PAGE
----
But in Hollywood, this hero myth often mixes with violence. If violence becomes the central ingredient rather than good storytelling, character depiction, and the display of genuine emotions, then the film can easily be a flop. Recent films like Oblivion, Fast and Furious 6, and Iron Man 3 seems goods examples of this phenomenon. Though some are quite successful, like Hunger Games, we know already that this success will breed sequels. Unthinkingly we will revisit the gratuitous slaughter of children.
What seems likely is that violence sells well enough and it has become easier to create, relative to subtle and profound drama. Especially with the advent of high tech procedures, the filmmaker can create a small amount of violent footage at minimal expense and then multiply and magnify its visual and emotional impact to create impressions of vast, often gorgeous carnage in slow motion.
The real issue is that violence is easy and has become easier and that many of the writers in Hollywood may lack personal depth of their own. They may be incapable of writing good drama, profound tragedy and truly gripping romance. They revert to violence as a form of spectacle, a fall back position to hide their own paucity of emotional capacity. Further, since the lure of big money is intoxicating and some huge successes still occur, they have no reason to rethink the matter and try instead to offer us truly meaningful media.
In the late 1990s the now deceased media researcher George Gerbner coined the term mean world syndrome to explain how media was even then shaping the American psyche in a troubling manner. He posited that precisely due to American children growing up watching so very many acts of violence emanating from the media—both fictional and real—we would see a new generation growing up who saw the real world through the prism of violence. They would see the world as a very unsafe place where they must brace themselves to be accosted by menacing forces and evil individuals without, like the imaginary burglars who might enter their homes and kill them in their sleep. Hence we need weapons to fight back. Or as Wayne LaPierre of the Rifle association put it, “The only thing that stops a bad guy with a gun is a good guy with a gun.”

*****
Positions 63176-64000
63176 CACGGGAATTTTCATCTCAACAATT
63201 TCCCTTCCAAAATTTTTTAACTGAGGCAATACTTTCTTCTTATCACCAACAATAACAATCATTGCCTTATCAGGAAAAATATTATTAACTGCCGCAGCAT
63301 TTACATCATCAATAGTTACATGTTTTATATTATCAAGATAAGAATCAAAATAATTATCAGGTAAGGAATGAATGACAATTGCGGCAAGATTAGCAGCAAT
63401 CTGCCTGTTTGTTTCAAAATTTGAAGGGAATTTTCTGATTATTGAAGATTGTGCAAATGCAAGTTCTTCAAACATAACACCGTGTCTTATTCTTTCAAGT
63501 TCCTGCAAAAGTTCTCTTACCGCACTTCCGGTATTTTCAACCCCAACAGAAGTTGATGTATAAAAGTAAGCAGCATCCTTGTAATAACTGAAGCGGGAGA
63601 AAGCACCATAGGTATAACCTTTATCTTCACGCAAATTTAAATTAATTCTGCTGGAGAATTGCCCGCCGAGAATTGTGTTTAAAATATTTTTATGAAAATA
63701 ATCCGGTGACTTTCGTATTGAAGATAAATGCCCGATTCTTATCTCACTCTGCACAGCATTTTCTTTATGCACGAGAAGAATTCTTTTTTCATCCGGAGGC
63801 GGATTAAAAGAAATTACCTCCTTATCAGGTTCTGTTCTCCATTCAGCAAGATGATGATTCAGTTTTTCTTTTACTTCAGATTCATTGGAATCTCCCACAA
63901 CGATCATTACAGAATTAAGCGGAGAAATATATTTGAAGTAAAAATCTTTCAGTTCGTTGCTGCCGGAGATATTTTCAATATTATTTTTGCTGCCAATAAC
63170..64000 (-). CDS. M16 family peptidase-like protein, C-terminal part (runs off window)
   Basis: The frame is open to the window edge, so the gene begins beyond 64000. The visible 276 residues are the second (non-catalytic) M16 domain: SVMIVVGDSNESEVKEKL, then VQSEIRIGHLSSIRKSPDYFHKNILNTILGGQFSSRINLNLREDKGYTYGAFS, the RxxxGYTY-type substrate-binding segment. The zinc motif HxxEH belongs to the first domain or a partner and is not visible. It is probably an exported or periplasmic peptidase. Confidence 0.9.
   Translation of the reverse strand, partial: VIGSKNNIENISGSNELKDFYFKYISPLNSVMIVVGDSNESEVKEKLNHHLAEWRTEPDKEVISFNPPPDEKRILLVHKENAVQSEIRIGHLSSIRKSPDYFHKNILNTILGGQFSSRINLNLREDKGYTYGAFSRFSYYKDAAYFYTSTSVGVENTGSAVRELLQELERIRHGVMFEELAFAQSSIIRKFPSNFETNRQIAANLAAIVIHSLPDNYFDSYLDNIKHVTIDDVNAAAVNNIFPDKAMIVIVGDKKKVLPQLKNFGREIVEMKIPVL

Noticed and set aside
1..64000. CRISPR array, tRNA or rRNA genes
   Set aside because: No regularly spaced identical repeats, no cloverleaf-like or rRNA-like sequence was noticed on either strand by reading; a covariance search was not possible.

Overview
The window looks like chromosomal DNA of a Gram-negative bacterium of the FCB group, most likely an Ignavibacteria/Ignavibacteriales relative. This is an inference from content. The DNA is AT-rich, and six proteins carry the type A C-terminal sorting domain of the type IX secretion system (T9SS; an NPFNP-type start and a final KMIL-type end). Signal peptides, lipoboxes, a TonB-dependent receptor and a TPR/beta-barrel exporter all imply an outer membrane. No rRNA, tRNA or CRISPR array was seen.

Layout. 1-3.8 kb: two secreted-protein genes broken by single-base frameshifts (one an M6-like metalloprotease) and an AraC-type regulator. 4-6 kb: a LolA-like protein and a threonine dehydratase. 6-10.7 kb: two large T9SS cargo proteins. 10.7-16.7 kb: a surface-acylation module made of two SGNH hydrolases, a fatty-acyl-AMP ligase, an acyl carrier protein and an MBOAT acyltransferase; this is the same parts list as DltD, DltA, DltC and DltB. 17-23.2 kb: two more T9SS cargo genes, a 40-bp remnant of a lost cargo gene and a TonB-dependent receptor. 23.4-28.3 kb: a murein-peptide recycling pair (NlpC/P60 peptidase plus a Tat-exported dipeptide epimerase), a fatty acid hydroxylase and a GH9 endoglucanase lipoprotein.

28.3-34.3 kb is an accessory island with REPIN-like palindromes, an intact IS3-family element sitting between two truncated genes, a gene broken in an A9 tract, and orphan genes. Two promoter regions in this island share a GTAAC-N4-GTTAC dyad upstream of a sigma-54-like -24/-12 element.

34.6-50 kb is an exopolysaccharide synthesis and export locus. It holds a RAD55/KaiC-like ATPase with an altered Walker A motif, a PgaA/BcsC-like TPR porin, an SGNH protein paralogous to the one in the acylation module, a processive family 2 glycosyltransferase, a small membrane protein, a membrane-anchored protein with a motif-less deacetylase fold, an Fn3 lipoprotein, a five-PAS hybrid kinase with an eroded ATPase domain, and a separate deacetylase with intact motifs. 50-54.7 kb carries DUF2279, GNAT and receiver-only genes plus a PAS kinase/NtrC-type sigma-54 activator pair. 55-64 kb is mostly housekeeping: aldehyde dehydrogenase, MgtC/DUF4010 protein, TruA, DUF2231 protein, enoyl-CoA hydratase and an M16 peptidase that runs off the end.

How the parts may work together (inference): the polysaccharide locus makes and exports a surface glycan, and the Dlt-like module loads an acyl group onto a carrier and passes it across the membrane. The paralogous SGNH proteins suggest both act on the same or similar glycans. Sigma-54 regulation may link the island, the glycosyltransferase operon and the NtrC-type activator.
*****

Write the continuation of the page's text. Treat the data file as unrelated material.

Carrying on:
I suggest that in the case of young Hollywood writers nurtured on much violent fare, we now are experiencing in the movies and videogames they make a manifestation of the many violent memories from their own childhoods, long conjuring in their own memory banks and now coming forth to haunt us and our children in our sleep and day dreams and now coloring how we all see the world. Films like Django Unchained and the TV series The Walking Dead come to mind. Though the heroes of these media creations may at times manifest some degree of depth, they live knee-deep in gratuitous pools of blood and revel in murderous rage.
In the case of George Zimmerman, should it surprise us that we see a would-be hero who takes matters into his own hands, wielding a gun?
The phenomenon of violent imagery being absorbed in vast amounts since childhood creates a kind of echo chamber or hall of mirrors in our worlds, both inner and outer. These violent sounds and sights are reflected and re-reflected. We become suffused with violence 24/7. So the hero by definition becomes someone armed to the teeth with semiautomatics, plastic bombs and grenades. Without flinching, he plies these weapons to save us. It will prove very hard for us as a nation to find our way out of this chamber of horrors.
Dr. George Drinka is a child and adolescent psychiatrist and the author of The Birth of Neurosis: Myth, Malady and the Victorians (Simon & Schuster). His new book, When the Media Is the Parent, is a culmination of his work with children, his scholarly study of works on the media and American cultural history, and his dedication to writing stories that reveal the humanity in us all.